Solar Tiny House

Before

 

Over this past summer, Sustainable Technology Institute was approached by a fellow Richmonder who wanted an off-grid tiny house. We had the opportunity to work on this very unique project and by project’s end- the idea of a hybrid energy generation approach had been accepted, but there was much work to do. We designed this wind/solar energy generation system to fulfill the needs of the large AGM Battery (weighed close to 200lb), which in turn- had the capability of providing a couple days autonomy to the owner. We chose the magnum inverter that could accommodate the necessary surge loads of all devices to be used in the tiny house. The solar system was comprised of 6 flexible, mono-crystalline, 100-watt modules.

Tiny House SolarizeRVA

After Solar and Wind Installed

It was the idea of the client to have the solar array portable so that he could set up the array in the best direct to maximize irradiance, but in different parking scenarios as he traveled. So the modules were linked up accordion style, so they could be taken down and put up quickly. Initially, the wind turbine was just an idea. But within a day or two, we noticed the tiny house builder was picking one out. So STI helped him out with selection of components that would allow the turbine to communicate with the charger for the solar array. And the dump load? What about the dump load? Solar is easy, when you can’t take anymore energy and your batteries are topped off, the charge controller just shuts them down. But with wind energy, that is a whole different matter. During the process of energy extraction through the spinning of those copper coils over the magnets in the wind turbine- much heat can develop. If electricity being generated has no path to travel ie.- the path of least resistance. Then the whole contraption melts and falls down. No fun right? So you need a dump load and a relay controller. When the battery is topped off and the wind is still spinning the turbine- the relay will then send this excess energy to a dump load, which is a small space heater. Water heating elements can also serve as good efficient dump loads.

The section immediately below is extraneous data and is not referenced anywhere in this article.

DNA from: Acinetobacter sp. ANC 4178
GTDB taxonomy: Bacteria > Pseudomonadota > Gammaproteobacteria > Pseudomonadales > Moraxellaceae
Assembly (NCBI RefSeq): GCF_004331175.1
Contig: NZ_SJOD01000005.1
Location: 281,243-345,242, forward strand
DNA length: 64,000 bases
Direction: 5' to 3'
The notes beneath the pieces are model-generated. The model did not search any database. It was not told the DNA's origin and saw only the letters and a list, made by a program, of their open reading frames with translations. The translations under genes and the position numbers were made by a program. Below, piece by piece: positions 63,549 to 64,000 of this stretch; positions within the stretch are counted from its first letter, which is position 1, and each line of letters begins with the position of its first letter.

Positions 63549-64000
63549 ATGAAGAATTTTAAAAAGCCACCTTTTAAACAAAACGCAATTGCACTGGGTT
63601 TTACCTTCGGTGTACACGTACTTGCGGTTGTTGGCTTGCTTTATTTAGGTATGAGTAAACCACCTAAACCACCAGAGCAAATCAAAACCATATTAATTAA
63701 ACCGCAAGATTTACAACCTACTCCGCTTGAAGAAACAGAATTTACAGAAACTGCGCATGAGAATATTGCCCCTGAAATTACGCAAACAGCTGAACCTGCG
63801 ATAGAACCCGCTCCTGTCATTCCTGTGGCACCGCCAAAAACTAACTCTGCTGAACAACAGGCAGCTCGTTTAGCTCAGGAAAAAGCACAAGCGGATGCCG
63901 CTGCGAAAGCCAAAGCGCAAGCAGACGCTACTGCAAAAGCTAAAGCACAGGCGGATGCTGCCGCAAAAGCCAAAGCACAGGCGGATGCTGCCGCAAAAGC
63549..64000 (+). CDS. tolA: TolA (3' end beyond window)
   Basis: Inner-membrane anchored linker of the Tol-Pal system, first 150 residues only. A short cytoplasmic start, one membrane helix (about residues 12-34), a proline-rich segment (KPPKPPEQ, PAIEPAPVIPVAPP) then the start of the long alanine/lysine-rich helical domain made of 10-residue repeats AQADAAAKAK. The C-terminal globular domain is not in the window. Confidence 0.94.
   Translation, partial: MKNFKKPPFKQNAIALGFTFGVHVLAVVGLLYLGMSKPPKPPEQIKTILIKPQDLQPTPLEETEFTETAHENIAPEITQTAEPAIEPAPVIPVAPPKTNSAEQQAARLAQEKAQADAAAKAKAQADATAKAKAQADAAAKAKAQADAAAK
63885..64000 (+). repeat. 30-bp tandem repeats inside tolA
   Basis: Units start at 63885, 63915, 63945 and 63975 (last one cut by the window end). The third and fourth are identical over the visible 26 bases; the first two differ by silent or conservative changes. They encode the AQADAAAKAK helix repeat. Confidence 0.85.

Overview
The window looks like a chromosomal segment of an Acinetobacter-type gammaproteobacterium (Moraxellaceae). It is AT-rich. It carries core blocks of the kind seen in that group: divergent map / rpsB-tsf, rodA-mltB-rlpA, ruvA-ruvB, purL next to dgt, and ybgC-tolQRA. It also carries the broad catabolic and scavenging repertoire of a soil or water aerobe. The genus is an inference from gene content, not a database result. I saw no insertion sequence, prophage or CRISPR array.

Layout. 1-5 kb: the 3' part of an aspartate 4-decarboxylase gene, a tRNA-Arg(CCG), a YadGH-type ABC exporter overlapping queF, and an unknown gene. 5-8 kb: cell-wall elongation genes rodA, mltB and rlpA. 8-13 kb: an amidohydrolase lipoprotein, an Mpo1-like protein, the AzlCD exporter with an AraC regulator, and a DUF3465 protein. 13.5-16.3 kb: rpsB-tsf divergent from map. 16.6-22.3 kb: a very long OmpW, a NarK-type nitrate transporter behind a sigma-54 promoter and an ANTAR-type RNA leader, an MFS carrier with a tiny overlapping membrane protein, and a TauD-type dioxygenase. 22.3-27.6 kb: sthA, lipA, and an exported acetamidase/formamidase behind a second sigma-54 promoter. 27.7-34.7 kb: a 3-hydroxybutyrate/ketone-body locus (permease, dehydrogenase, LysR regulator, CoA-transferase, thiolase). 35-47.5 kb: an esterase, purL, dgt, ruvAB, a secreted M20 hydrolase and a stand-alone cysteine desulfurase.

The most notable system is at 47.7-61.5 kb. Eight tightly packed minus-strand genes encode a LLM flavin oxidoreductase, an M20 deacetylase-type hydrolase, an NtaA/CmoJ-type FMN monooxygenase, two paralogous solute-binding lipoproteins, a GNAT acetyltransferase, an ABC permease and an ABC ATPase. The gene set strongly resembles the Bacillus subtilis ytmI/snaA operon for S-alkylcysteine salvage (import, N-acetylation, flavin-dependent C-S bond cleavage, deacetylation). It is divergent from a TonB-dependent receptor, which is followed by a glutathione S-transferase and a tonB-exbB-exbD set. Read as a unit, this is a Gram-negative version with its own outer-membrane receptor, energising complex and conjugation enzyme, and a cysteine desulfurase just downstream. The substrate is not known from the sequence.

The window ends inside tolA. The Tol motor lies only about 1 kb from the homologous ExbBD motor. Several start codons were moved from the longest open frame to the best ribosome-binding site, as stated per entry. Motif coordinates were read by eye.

So yes, we really enjoyed working with Seth and Thom. Seth Numrich was the builder of the tiny home and had hired Thom Stantin, a local expert tiny house consultant. And as you all may know, Seth plays a large role in AMC’s “Turn”, which has been filmed in Richmond over the past couple of years. And Thom operates Timber Ridge, as a local tiny house consultant and do-it-all kind of guy. Thom is also president of the VA’s Tiny House Chapter. Upon completion of the project, the crew flew in to get coverage for an episode in the TV show “Tiny House, Big Living”.